New Mexico Movie Theatres (page 1)

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Sierra Theatre
Alamogordo, NM
The Sierra Theatre opened in 1956. It now houses the Flickinger Center for Performing Arts. These photos are from 2012. Around 2018, the sign's readerboards were replaced with graphic displays. For more, see this website. [map]

Sands Theatre
Alamogordo, NM
The Sands Theatre opened in 1941. It closed in the late 1960s. The building now houses KVBA, a Christian television broadcasting station. For more, see this website. [map]

KiMo Theatre
Albuquerque, NM
The KiMo Theatre was designed by the Boller Brothers and built in 1927. The name "KiMo" means "mountain lion" or, more freely interpreted, "king of its kind". After the threat of demolition, the theatre was saved in 1977. In 2000, it was restored as a performing arts center. The auditorium features a deep blue painted sky with log-like ceiling beams. There are murals of dance and hunt scenes, Navajo rugs, chandeliers shaped like war drums, death canoes, and buffalo skulls with glowing eyes. In 2011, a replica of the original 24-foot-tall blade sign was installed. For more, see these websites: 1, 2, and 3. [map]

Lobo Theatre
Albuquerque, NM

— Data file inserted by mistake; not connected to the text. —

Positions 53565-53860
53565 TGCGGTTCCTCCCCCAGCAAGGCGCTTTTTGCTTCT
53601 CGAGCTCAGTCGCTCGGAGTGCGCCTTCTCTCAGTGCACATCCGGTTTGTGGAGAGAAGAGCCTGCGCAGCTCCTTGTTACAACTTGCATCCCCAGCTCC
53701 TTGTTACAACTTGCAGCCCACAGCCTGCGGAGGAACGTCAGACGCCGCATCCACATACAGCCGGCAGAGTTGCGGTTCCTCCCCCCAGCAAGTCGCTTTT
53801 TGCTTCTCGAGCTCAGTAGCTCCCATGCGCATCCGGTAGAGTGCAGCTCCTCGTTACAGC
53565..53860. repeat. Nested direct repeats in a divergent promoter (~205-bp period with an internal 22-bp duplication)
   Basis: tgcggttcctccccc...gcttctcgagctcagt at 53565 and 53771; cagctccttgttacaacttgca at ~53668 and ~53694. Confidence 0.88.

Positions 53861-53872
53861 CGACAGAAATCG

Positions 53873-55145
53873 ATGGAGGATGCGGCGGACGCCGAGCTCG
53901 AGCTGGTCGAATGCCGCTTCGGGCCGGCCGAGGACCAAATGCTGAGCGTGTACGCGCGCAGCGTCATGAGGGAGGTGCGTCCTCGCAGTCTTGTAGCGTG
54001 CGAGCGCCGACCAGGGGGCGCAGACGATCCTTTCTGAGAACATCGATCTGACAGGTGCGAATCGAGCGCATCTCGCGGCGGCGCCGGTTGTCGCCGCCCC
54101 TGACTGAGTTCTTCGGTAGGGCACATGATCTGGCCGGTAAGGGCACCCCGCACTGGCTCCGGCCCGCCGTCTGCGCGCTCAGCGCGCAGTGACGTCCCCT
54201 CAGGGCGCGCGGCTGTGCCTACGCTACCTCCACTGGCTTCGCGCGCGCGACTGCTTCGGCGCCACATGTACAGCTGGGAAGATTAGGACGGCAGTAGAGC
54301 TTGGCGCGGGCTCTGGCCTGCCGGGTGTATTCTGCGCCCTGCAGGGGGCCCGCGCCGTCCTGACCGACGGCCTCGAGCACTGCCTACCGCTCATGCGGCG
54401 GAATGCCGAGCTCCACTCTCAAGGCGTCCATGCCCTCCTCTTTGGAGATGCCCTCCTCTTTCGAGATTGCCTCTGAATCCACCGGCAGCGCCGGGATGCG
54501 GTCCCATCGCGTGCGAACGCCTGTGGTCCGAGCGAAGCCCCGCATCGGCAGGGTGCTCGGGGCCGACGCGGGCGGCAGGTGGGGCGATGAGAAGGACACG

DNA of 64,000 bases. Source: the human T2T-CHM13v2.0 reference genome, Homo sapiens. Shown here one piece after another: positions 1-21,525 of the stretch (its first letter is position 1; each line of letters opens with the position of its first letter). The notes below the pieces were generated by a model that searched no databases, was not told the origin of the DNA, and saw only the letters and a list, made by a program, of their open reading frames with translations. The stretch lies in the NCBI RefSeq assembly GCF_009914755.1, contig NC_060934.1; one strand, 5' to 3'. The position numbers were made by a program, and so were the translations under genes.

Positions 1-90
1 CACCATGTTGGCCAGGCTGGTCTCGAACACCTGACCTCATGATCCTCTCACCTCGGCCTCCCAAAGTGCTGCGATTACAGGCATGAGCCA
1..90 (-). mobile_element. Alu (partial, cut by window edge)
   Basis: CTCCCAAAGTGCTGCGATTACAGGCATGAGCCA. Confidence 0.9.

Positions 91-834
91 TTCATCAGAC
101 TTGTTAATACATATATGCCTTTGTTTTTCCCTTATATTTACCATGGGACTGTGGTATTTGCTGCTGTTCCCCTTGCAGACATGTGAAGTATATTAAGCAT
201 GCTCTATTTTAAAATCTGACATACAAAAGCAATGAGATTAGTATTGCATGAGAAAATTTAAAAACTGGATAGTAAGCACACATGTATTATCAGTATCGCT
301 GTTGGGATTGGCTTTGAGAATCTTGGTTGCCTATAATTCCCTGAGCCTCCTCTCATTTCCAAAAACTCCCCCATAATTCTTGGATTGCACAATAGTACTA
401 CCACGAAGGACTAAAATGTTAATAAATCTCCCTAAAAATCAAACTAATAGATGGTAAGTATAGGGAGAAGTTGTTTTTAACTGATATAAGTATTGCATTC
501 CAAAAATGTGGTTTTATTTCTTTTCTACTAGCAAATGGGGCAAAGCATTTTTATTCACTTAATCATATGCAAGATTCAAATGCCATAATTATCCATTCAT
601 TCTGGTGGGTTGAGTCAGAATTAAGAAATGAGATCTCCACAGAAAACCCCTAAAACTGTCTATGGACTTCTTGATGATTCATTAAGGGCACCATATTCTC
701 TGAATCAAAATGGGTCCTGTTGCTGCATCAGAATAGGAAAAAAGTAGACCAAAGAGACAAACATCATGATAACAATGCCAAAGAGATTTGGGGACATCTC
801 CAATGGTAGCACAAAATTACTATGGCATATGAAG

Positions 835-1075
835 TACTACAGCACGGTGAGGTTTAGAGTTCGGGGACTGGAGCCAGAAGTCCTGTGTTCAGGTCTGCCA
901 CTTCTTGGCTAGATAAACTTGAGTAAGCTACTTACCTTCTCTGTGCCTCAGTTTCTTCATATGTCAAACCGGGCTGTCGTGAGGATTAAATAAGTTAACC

Hiland Theatre
Albuquerque, NM
The Lobo Theatre opened in 1938. It closed in 2000 and began housing a church. In 2021, the building was being renovated for the Lobo Lounge and Event Center. For more, see this website. [map]

The Hiland Theatre opened in 1951. It closed in 1995. The building now houses the National Dance Institute. For more, see these websites: 1 and 2. [map]

Sandia Theatre
Albuquerque, NM
El Rey Theatre
Albuquerque, NM
The Sandia Theatre opened in 1946. It closed in 1956 and was used as a transmission shop for about 35 years. In 2011, the building was renovated and now houses the Aveda Institute of New Mexico beauty school. For more, see these websites: 1 and 2. [map]

The El Rey Theatre opened in 1941. In the mid-1970s, it was known as the Reel Theatre. Later, the marquee was restored to reflect the original name. In 1981, the theatre was converted into a nightclub. It now houses a live music venue. For more, see these websites: 1 and 2. [map]

Land of the Sun Theatre
Artesia, NM
Aztec Theatre
Aztec, NM
The Land of the Sun Theatre was built in 1947. It was restored in 2001. The sign is a replica. The original had been scrapped. The theatre has been closed since 2020. For more, see these websites: 1 and 2. [map]

The Aztec Theatre was built in 1927 as the Mayan Theatre. It was remodeled and renamed in 1941. This sign is probably from then. Apparently, the theatre closed sometime in the 1980s and the interior has been adapted for other businesses. Although the sign remains, the readerboard marquee which was located at its base is gone. In 2022, the sign was restored. For more, see this website. [map]

Onate Theatre
Belen, NM
The Onate Theatre was built in 1932. It now houses Varela's Restaurant. For more, see these websites: 1 and 2. [map]

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